Ten years after the death of Michael Jackson, his fans say people should look past the child sex abuse allegations made against the King of Pop.
Jackson, one of the most influential musicians ever thanks to his groundbreaking albums and revolutionary live performances, died on June 25 2009 aged 50 after suffering a cardiac arrest.
He remains hugely popular, despite the release of HBO documentary Leaving Neverland earlier this year which featured interviews with two men who alleged they were abused by Jackson as children.
Natali Benavides, 27, from Michigan, said she had been a Jackson fan since she was 15 and had travelled to see Jackson's Hall of Fame star in Los Angeles.
She said: “We should just not pay attention to the bad things. He’s a good person overall. I would just say look at the positive side, never the negative.”
Ms Benavides is not alone in her support for Jackson. Latara Deshazior, a mother of two boys, said she cried when Jackson died and admitted Leaving Neverland made her reevaluate the singer, but added: “People do make mistakes.”
Jackson vehemently denied all allegations and his estate has dismissed the film as an attempt to cash in on the singer’s legacy.
His star on the Hollywood Walk Of Fame still attracts a steady stream of tourists and on the eve of the anniversary of his death fans were lining up to have their picture taken with it.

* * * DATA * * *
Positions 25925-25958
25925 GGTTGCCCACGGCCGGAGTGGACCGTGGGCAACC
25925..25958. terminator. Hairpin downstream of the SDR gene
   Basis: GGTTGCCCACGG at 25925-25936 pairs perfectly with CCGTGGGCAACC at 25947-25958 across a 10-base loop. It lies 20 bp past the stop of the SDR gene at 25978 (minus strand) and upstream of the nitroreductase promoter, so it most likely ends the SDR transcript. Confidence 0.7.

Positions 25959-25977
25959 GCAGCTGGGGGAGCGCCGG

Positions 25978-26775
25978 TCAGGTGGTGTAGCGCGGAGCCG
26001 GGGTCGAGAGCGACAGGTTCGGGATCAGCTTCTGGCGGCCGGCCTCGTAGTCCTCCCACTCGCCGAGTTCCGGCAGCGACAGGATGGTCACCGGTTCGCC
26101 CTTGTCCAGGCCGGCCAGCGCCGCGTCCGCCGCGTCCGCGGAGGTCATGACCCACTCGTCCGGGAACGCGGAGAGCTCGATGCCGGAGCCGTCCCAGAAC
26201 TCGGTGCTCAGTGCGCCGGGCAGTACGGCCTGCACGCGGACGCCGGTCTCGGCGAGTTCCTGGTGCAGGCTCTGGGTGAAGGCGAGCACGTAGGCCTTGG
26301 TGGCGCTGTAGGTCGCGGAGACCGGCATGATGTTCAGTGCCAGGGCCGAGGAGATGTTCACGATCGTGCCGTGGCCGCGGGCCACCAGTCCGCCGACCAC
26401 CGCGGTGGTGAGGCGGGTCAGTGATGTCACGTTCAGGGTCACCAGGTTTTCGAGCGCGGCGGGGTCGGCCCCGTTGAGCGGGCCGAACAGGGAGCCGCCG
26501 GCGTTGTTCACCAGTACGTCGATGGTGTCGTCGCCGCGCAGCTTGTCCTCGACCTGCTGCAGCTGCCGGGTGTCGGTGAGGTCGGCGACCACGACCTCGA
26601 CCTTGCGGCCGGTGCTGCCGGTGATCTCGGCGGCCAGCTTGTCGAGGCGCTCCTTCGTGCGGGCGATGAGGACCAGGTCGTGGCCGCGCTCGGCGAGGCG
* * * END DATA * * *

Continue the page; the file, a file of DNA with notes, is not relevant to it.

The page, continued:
Self-confessed super fan Jolanda West flew to Los Angeles from Michigan especially for the anniversary.
The 51-year-old has been a fan of since she was a child, when a young Michael was performing with his brothers as the Jackson 5.
Ms West said she vividly recalls the day the singer died, describing it as the worst day of her life.
She told the Press Association: “It’s been a really long time. It doesn’t seem like it was yesterday, it seems like a very long time of suffering. But he’s free now.
“That day is the worst day of my life.”
Ms West said the allegations raised in Leaving Neverland had not affected her love for Jackson, pointing to the fact he was never convicted of any offence.
She said: “It p****s me off because he went to trial and he was found innocent. HBO is not a court of law. How dare people judge and convict him from what they saw in an interview that could have been 10 years in the making, who knows? They could be acting for all I care.”
Asked if she ever considered boycotting Jackson’s music, she said: “When I first heard about the allegations, yes, but if you’re really a true Michael Jackson fan, you look past that.
“Because his music takes you and lifts you and pushes you to another area of life where something so small definitely doesn’t take away all that he has done for this world.”
Gregg Donovan, a prominent Hollywood tour guide and regular fixture on the Walk Of Fame, said he felt “horrible” after hearing the allegations.
Mr Donovan said he is often asked by families where Jackson’s star is but in light of the allegations, “I kind of hold back. I don’t know if I want to”.